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date: 05 December 2019

Abstract and Keywords

This chapter examines the difference in the US public’s reactions to proposals for universal administration of two adolescent immunizations: the human papillomavirus (HPV) vaccine, which provoked a firestorm of political controversy, and the Hepatitis B (HBV) vaccine, which aroused no such opposition. This chapter argues that the reason for this was that the public became familiar with the latter (but not the former) in a polluted science communication environment. It identifies decisions made by the vaccine’s manufacturer that drove the HPV vaccine off the nonpoliticized administrative-approval path followed by the HBV vaccine and every other mandated childhood vaccine and onto a highly politicized, highly partisan legislative one that predictably provoked identity-protective cognition. The chapter argues that such controversy will likely recur unless protection of the science communication environment is itself made a self-conscious object of the institutions, governmental and nongovernmental, that play a role in the dissemination of decision-relevant science.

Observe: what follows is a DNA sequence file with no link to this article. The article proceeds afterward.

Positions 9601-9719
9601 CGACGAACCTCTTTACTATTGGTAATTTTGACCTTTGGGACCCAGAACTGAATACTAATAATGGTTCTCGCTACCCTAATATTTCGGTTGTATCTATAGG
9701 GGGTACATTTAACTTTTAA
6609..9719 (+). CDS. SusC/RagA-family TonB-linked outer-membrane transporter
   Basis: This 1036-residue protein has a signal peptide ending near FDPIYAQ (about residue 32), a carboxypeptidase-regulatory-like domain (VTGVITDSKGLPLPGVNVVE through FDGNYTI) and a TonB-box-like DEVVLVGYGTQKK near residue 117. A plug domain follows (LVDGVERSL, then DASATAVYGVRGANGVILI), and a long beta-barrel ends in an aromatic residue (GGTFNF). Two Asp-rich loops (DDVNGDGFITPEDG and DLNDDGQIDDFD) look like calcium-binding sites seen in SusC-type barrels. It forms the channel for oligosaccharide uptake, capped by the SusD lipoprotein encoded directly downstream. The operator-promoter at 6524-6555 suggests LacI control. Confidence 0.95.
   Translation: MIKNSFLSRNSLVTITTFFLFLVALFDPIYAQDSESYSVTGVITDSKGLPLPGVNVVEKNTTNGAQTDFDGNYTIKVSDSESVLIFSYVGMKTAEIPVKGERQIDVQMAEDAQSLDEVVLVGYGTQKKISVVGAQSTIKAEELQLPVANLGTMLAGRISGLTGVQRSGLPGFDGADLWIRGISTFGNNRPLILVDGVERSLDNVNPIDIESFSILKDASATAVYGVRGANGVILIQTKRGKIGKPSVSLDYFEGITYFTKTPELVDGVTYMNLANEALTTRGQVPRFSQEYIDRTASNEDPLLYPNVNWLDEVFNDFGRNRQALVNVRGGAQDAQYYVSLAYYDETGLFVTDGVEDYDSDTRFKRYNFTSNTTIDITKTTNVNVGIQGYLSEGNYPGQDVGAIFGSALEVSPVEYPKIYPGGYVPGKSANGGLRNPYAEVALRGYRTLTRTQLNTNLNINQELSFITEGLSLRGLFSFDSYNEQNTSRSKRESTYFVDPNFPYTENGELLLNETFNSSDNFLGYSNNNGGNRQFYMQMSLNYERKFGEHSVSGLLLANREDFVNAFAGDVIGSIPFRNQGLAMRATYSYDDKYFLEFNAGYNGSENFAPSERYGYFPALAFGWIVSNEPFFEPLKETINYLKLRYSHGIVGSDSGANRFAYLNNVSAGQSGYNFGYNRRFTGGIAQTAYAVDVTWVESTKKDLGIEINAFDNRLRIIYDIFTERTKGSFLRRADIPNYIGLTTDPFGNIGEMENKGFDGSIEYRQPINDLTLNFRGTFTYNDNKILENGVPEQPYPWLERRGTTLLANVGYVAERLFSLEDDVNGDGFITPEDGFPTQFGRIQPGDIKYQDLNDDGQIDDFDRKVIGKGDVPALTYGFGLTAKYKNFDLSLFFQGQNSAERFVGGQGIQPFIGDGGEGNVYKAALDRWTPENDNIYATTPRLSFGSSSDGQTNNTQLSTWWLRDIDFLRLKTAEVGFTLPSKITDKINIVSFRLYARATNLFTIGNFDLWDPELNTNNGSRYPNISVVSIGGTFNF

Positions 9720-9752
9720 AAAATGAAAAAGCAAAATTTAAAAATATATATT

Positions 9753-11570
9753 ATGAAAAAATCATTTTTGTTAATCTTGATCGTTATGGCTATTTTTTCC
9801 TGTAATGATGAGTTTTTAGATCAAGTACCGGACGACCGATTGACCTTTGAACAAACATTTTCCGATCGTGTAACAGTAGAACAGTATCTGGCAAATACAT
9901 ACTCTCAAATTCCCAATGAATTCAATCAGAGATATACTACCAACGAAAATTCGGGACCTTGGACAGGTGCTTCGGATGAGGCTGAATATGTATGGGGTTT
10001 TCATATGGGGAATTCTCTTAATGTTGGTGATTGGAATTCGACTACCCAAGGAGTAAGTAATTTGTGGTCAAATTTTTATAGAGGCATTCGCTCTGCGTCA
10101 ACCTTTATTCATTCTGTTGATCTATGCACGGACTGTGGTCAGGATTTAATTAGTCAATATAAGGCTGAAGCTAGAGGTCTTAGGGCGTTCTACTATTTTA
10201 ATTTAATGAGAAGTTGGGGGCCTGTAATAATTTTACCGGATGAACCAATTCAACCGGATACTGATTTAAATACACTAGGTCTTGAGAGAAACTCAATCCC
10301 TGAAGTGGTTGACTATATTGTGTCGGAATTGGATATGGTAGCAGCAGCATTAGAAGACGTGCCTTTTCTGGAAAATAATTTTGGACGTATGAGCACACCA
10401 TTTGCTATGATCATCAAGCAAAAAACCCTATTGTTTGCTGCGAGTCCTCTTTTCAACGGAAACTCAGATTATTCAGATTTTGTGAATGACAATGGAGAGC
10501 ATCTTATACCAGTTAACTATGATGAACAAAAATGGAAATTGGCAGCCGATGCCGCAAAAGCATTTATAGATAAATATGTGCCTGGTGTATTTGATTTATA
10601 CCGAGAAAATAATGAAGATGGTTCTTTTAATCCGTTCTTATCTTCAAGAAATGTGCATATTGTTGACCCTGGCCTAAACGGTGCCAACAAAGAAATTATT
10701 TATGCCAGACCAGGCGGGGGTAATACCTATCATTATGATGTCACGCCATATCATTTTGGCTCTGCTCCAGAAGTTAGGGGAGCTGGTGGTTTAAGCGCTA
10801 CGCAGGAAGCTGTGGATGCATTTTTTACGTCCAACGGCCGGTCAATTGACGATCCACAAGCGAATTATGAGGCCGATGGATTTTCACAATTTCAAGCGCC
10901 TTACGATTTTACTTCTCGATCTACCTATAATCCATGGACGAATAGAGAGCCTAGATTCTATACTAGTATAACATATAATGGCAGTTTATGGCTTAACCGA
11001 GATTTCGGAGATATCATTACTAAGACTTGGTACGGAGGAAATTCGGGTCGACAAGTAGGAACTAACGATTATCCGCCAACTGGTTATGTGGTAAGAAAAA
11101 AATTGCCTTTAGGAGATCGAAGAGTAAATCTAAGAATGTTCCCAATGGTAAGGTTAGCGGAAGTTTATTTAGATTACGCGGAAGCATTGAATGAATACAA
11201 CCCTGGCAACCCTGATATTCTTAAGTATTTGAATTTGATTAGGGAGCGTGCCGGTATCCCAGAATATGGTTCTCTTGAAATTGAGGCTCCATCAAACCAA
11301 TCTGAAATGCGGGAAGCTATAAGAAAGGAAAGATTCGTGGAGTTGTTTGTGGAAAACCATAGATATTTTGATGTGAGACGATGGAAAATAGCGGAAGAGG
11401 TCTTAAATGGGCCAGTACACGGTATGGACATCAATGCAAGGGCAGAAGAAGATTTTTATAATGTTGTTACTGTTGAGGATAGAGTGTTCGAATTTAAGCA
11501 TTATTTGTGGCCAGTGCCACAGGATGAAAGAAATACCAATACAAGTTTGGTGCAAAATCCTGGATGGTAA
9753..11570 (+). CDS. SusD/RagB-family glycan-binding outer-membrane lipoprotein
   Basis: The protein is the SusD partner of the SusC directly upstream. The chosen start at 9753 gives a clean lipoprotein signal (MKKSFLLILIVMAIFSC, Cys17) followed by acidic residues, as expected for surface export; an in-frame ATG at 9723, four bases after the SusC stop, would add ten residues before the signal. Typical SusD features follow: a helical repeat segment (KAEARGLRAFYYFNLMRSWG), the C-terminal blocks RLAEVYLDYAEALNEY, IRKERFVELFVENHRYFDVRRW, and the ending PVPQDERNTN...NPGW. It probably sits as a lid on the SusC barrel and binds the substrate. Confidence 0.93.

Keywords: human papillomavirus, HPV vaccine, Hepatitis B, HBV vaccine, science communication environment, protective cognition

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